28 June 2015
Half an hour before we set off and Claire and me are warming up under muggy grey skies outside Laycock village. The valley falls steeply away behind us (that’s where Shane and Scott will have to grovel uphill to hand over to us) and I’m telling Claire that I recce’d our route two days previously, on the Friday morning. Lovely it was, too, a nice afternoon out. “Put your map away! Three or four weeks gap between recce and race I can see how you might forget bits of the route – but not two days.” Besides, having just written an article for the Fellrunner magazine on getting lost (and in particular Pudsey & Bramley’s well-earned reputation for getting more lost than anyone else) the irony would be too great.
You know what’s coming, don’t you? Three or four minutes into our run, crossing a road and climbing up through a field of stubble, I scan the wall opposite for a stile and can’t see one. Maybe it’s over to the right… no, must be across to the left… we come to a halt at a wall corner and Claire gets her map out. Oh look, we’re here. But we should be there. We clamber the wall and scoot back across adjoining fields as two teams who’d set off a couple of minutes behind us charge past. One of them shouts “We won’t tell anyone!” and off they head down the hill. Claire laughs, but keeps her map out for the rest of the race, and I can see her sneakily checking every time we turn a corner or cross an unmarked stile.
Earlier I’d been with Shane Green up on the blustery tops at Penistone Hill car park waiting for Charlie Mac and Matt Harmon. By the end of Leg 1 the gaps between teams are already being counted in minutes rather than seconds, but with the uphill finishing drag out of Haworth at least we get to see some proper grimacing. A good leg from Charlie and Matt before Shane and Scott set off like a train. Shane has given me the full medical tour of his hamstring problem on the way there so it isn’t a surprise when he appears at the end of Leg 2 clearly suffering. Still manages half a smile though – I imagine Shane’d turn out for a relay even if his legs were in plaster. Negotiating the Bronte country pit-bogs and peat groughs on crutches and shouting “keep going, I’ll catch you up!” to Scott.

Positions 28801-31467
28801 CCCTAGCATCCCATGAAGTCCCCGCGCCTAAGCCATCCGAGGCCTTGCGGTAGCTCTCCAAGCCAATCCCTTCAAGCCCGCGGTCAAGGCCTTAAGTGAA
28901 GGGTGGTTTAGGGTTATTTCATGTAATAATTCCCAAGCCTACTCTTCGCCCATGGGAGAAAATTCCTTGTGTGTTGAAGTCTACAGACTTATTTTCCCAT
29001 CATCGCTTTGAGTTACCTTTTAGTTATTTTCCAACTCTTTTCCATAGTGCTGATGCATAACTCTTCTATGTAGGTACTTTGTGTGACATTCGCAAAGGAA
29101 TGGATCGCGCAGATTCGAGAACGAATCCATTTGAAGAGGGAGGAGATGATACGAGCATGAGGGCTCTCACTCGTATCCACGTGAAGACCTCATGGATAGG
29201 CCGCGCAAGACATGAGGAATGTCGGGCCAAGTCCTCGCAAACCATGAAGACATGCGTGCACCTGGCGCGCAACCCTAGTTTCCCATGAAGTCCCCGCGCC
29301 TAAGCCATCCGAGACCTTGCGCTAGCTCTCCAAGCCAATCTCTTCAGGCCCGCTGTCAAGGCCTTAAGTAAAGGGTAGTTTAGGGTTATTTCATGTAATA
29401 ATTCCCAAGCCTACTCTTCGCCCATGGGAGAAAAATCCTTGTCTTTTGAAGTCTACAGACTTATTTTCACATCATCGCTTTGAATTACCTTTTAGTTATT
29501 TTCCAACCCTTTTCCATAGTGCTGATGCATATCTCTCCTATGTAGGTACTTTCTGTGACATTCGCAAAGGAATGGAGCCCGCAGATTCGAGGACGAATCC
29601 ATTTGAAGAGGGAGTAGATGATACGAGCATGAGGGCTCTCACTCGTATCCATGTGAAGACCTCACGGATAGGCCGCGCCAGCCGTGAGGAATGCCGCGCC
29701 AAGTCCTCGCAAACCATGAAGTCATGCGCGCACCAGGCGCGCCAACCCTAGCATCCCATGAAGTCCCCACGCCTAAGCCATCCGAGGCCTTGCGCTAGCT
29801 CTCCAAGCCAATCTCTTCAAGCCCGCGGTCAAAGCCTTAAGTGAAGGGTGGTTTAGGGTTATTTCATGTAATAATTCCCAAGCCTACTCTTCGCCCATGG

Claire and me have a right fun day out of it after the gormless navigating, on what is basically a hurdles race over half a million broken and creaking stiles. Claire does battle with each and every one of them, her limbs somehow wrapping themselves around gateposts, wall-tops and wooden steps with all the grace of a blindfolded contortionist. She still runs faster than me, though, so I shut my gob and work out how we’re going to cross the main by-pass outside Silsden without ending up as roadkill. We descend to the change-over where Rachel and Belinda pause for a chat before setting off towards Ilkley Moor. Well, not a chat, just a few seconds of dithering as befits anyone wearing the maroon and gold. Leg 4 – Belinda’s first fell race, so rumour has it! – is a proper fell leg, down towards Addingham and then a good climb up onto Ilkley Moor and handing over to Graham and Matthew. It’s nice, isn’t it, Rachel handing over to Graham? Sweet and romantic. I bet other clubs don’t factor that into their relay organisation, the brief and fleeting touch of hands at changeovers… alright, I’ll stop that right now.
Graham and Matthew have a stormer, charging down to finish 8th on their leg and taking our ramshackle-cobbled-together-higgledy-piggledy team into a creditable 10th overall. I watch them as they career down the moorland path off the tops, smiling as they stomp along. In contrast, a pair of runners who were a few places in front (Pudsey Pacers, this is your life) stopped by me at the wall crossing, and after grubbing around at the foot of the wall pulled out a carrier bag full of supplies including what looked like sandwiches, cake and ginger pop. They grabbed some and stuffed the remainder back under the wall. They’ll probably still be there for next year’s relay, so I’m hoping I get that leg so I can have a proper meal half way round.
So the Millennium Way is over for another year as knackered runners trot into the cricket club at Bingley. The sun’s out and Charlie Mac has been at home washing his car for six hours. Job done. Despite the usual stuttering chaos of drop-outs due to injury and illness, coupled with the odd navigational hitch (I forgot to mention Shane and Scott’s insistence on taking an extended tourist sight-seeing route half-way through Leg 2. And Graham and Matthew’s desire to complete the race at a school playing field across the road from the finish), a fine effort from everyone. And to the grumpy git scowling at us parking on the road near his manicured front garden in Laycock – see you next year.
Leg 1 – Charlie McIntosh & Matt Harmon 6th 1:25:36. Leg 2 – Shane Green & Scott Alder 12th 1:17:04. Leg 3 – Boff Whalley & Claire Green 16th 1:09:19. Leg 4 – Rachel Pilling & Belinda Baquero 18th 1:23:26 (fastest female pair). Leg 5 – Graham Pilling & Matthew Seddon 8th 1:26:16. — 10th Team Overall